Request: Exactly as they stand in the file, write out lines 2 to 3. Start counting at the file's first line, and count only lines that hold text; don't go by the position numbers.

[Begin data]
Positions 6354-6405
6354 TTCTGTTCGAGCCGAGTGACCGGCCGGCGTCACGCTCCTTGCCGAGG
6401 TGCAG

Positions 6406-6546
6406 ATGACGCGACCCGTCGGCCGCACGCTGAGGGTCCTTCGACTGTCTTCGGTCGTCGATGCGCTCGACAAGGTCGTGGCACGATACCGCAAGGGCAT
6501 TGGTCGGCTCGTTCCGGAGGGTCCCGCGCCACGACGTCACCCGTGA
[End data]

6354 TTCTGTTCGAGCCGAGTGACCGGCCGGCGTCACGCTCCTTGCCGAGG
6401 TGCAG